Children's Hospital Conducts Hearing Test on Gorilla After Keepers Suspected She Was Deaf
"When [a staff member] came in, turned the lights on, made noise, clapped her hands, Kumbuka was still snoring away, she didn't even stir," the zoo said.
Most kids go through a hearing test growing up, so when zookeepers suspected Kumbuka the gorilla was hard of hearing, they turned to a local children’s hospital to conduct a routine exam on her, even if she was a little bigger than their average patient.
Zookeepers at the Jacksonville Zoo in Florida began to suspect Kumbuka, a 20-year-old Western Lowland gorilla, might be deaf after zookeepers had a hard time waking her up in the mornings.
“When [a staff member] came in, turned the lights on, made noise, clapped her hands, Kumbuka was still snoring away, she didn’t even stir,” said Dan Maloney, deputy director of animal care and conservation at the zoo. “That’s when they really thought she couldn’t hear.”
They decided to look into bringing Kumbuka in for a hearing test during her routine medical exams, when she would be put under anesthesia.
Luckily, the Nemours Children’s Health System was happy to take on the patient.
"To be able to do a test I do on children all the time, it took my breath away, because you see them at such a distance when you see them at the zoo in the enclosure area, but when you walk up to that table, and that gorilla is massive and you’re touching the gorilla, it’s unbelievable," pediatric audiologist Christine Cook said in footage provided by the hospital.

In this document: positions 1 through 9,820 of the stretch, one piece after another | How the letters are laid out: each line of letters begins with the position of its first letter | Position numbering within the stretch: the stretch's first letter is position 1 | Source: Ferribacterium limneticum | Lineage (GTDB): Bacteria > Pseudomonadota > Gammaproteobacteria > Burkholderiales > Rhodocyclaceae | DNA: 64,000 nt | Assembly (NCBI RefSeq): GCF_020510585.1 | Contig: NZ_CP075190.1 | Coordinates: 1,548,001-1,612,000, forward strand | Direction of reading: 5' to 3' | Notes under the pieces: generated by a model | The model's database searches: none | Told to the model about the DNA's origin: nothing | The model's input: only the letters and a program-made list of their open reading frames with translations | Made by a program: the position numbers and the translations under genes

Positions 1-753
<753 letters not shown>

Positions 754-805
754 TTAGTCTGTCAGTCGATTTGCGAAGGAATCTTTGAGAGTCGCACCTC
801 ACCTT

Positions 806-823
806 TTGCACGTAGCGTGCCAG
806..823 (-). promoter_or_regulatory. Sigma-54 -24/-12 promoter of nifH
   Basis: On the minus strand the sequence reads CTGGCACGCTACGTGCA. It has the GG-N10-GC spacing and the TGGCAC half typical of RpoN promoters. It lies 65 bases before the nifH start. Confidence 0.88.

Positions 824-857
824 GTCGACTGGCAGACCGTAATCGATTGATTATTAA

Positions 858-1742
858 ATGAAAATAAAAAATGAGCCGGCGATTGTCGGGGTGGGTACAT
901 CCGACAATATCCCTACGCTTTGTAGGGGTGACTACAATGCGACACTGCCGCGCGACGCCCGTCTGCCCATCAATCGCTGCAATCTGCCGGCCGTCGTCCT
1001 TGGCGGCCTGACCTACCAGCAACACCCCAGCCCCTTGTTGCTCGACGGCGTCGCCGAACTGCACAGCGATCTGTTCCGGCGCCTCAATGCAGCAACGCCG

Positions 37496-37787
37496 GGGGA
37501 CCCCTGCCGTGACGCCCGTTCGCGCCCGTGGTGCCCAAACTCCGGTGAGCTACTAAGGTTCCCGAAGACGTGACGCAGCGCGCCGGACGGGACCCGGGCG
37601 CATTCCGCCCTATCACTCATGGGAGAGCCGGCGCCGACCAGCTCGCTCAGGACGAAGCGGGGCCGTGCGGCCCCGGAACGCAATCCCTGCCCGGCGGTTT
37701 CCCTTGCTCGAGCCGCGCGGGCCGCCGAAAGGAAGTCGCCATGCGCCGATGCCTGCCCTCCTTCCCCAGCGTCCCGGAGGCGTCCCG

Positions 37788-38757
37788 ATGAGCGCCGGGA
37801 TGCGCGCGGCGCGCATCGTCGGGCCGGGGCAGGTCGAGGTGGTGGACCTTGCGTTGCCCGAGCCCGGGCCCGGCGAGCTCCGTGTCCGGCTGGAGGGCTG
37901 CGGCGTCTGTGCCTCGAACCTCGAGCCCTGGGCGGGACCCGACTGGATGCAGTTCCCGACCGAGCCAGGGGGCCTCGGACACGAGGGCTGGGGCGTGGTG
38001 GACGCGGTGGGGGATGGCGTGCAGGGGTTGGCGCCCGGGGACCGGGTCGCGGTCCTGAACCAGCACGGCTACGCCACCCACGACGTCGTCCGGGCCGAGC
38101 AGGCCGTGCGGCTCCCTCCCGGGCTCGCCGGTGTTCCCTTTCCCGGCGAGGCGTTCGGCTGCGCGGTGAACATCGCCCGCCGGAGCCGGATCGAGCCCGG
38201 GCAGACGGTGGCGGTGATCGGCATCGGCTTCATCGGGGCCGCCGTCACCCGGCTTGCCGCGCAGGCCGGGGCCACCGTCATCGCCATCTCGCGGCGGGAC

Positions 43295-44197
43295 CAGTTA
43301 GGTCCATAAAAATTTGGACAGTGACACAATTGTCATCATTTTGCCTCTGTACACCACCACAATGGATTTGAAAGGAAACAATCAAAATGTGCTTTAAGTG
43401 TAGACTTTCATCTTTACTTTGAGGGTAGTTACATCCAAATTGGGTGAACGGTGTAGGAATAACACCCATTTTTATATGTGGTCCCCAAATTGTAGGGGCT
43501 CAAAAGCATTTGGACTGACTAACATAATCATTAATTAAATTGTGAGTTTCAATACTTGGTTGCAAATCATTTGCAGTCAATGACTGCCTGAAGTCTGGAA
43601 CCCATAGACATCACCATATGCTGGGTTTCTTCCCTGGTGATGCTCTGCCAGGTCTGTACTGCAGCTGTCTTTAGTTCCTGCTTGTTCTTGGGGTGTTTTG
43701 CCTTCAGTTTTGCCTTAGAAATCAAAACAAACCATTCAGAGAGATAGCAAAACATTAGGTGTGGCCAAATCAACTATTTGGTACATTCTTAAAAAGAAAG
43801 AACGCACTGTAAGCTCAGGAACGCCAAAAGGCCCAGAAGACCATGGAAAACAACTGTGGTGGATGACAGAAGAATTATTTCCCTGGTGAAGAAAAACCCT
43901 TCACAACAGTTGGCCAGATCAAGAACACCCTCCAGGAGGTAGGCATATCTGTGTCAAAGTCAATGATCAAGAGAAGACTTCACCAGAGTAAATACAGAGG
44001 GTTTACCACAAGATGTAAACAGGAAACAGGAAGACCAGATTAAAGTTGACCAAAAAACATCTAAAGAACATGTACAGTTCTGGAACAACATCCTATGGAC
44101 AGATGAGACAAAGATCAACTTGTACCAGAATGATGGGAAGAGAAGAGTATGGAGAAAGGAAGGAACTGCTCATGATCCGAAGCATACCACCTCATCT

Maloney explained to InsideEdition.com they were able to use the same equipment they use on children to inspect the structure of Kumbuka’s ear: “They were able to send in a series of tones and see how the ear drum was responding to that.”
As they suspected, they determined her ears did not respond to the noises, and she was likely totally deaf.
"My heart breaks for her,” Maloney said. "Kumbuka doesn’t behave in the typical way that a gorilla would – she wants to be closer to [her troop], they're such social animals."
But, he explained her keepers can now adjust their interactions with Kumbuka now that they know her diagnosis.
"The keepers can communicate with her [using] light and hand gestures," Maloney said. "She certainly responds to colors, and they’ll train with her to make the association. Gorillas pick up on things very quickly."
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